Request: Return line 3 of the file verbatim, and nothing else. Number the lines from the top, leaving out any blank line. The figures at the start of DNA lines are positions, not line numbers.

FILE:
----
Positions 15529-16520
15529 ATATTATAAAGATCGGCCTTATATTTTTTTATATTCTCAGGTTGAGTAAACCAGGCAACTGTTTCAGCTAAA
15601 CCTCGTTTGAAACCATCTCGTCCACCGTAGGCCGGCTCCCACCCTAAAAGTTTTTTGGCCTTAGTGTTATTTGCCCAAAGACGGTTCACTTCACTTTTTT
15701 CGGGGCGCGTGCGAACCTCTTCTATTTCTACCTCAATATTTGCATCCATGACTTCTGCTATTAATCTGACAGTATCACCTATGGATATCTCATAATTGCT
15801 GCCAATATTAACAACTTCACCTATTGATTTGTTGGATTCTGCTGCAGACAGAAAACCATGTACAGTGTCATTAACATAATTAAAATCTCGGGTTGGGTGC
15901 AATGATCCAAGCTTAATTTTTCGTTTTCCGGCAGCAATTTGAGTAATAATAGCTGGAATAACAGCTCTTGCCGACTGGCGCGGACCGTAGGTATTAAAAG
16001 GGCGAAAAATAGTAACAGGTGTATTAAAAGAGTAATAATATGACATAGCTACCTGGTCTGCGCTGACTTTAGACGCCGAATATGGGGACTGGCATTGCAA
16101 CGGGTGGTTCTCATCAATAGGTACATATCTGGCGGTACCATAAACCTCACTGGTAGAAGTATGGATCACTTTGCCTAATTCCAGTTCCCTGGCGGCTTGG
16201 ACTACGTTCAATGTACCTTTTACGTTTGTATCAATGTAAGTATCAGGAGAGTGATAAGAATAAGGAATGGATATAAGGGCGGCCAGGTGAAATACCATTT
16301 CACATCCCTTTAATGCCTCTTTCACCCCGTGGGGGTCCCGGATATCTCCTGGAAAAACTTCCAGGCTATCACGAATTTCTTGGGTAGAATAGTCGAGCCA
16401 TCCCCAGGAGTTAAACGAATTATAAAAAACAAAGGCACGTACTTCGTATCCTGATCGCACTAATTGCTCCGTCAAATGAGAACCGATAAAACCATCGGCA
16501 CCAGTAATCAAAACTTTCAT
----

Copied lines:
15601 CCTCGTTTGAAACCATCTCGTCCACCGTAGGCCGGCTCCCACCCTAAAAGTTTTTTGGCCTTAGTGTTATTTGCCCAAAGACGGTTCACTTCACTTTTTT